A person who is injured on the job and loses wages due to missed work gets usually paid for that lost time through worker's compensation insurance. These payments are overseen by the employer's worker's compensation manager, a profession often chosen due to its compensation range and important function in helping employees injured on the job.
Following a work-related injury, worker's compensation managers investigate the incident and prepare the necessary paperwork so that the employer's worker's compensation insurance company will begin to pay the injured employee. Managers keep detailed records of the process and, depending on the industry and the state of the employer, may report the injury to a government agency such as the U.S. Occupational Health Safety Administration, or OSHA.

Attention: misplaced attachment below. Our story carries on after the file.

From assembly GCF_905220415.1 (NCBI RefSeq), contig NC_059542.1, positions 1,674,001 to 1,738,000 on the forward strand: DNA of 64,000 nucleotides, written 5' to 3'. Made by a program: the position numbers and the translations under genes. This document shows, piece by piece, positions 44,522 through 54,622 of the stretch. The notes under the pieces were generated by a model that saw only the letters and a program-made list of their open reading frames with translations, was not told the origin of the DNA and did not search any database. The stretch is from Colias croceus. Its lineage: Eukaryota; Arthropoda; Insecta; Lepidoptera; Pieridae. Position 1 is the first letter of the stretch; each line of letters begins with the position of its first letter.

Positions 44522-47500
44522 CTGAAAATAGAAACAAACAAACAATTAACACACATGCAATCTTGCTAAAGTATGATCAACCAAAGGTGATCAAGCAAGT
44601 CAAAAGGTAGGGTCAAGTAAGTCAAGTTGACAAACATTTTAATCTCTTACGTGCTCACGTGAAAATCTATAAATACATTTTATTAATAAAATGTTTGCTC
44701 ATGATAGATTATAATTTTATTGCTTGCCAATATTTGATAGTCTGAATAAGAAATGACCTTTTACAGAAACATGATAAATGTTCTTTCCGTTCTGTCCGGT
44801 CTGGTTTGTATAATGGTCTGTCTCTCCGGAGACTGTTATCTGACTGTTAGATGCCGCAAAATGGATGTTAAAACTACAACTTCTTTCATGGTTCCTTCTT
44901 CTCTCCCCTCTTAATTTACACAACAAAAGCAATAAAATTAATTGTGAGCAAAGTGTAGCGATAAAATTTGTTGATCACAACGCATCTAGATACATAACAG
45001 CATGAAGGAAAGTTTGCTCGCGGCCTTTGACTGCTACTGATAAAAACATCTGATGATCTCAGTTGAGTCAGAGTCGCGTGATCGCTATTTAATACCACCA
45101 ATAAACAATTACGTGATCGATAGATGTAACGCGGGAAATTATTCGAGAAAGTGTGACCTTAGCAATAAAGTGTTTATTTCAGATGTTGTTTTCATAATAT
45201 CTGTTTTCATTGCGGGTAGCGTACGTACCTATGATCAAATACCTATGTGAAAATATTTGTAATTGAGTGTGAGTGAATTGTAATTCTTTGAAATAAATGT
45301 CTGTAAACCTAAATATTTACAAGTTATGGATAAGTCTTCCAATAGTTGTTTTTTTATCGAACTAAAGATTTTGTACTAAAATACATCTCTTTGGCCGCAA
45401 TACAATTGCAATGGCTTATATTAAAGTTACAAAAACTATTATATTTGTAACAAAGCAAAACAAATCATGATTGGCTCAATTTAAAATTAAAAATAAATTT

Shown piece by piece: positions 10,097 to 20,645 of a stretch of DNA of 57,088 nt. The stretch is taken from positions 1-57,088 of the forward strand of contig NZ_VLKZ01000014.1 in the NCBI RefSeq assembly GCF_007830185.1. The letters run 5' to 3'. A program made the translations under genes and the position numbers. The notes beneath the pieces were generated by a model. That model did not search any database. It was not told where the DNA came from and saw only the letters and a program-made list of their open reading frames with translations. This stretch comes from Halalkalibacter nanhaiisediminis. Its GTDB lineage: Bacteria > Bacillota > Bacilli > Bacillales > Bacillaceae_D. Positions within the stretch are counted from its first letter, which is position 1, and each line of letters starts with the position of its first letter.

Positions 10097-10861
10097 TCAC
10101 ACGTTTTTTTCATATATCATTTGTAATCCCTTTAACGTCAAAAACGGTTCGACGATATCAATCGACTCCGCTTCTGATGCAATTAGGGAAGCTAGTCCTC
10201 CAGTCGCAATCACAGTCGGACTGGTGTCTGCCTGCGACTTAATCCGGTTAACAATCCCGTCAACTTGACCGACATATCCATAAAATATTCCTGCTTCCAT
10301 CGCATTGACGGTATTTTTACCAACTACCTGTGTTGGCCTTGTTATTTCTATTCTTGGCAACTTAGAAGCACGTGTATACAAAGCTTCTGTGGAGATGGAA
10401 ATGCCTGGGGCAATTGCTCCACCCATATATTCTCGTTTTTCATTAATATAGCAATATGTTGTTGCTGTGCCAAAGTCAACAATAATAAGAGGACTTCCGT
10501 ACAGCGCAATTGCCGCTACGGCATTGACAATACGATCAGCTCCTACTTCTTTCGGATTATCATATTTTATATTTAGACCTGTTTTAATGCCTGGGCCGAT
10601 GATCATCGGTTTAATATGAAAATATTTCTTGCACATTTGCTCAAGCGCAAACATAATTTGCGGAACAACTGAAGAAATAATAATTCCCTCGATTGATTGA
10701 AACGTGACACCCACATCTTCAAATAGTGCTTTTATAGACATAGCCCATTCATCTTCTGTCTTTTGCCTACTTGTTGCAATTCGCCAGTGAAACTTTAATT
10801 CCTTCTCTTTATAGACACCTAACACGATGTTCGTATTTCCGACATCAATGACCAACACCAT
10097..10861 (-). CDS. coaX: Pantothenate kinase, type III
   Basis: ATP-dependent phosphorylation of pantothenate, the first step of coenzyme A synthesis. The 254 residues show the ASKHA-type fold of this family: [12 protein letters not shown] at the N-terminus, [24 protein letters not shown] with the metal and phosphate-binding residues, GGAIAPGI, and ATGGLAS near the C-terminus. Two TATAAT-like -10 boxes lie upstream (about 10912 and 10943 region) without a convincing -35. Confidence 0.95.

Worker's compensation managers interview witnesses to an accident and stay in touch with employees and their physicians regarding when the employee can return to work. Managers also communicate with the worker's compensation insurance company about claims and, in some cases, with attorneys who represent the employer in compensation-related disputes.
Successful worker's compensation managers possess effective communication skills, the ability to interpret financial information and legal documents, and organizational, interviewing and listening skills. They also must have a working knowledge of worker's compensation laws in all of the states where their employer operates.
Education and Experience
The position of worker's compensation manager generally requires a bachelors degree in human resources. Most employers prefer to hire applicants who have experience with worker's compensation, which usually involves assisting a manager with claims and investigations for several years.
As of January 2010, worker's compensation managers averaged annual salaries of $59,000, according to Indeed.com.
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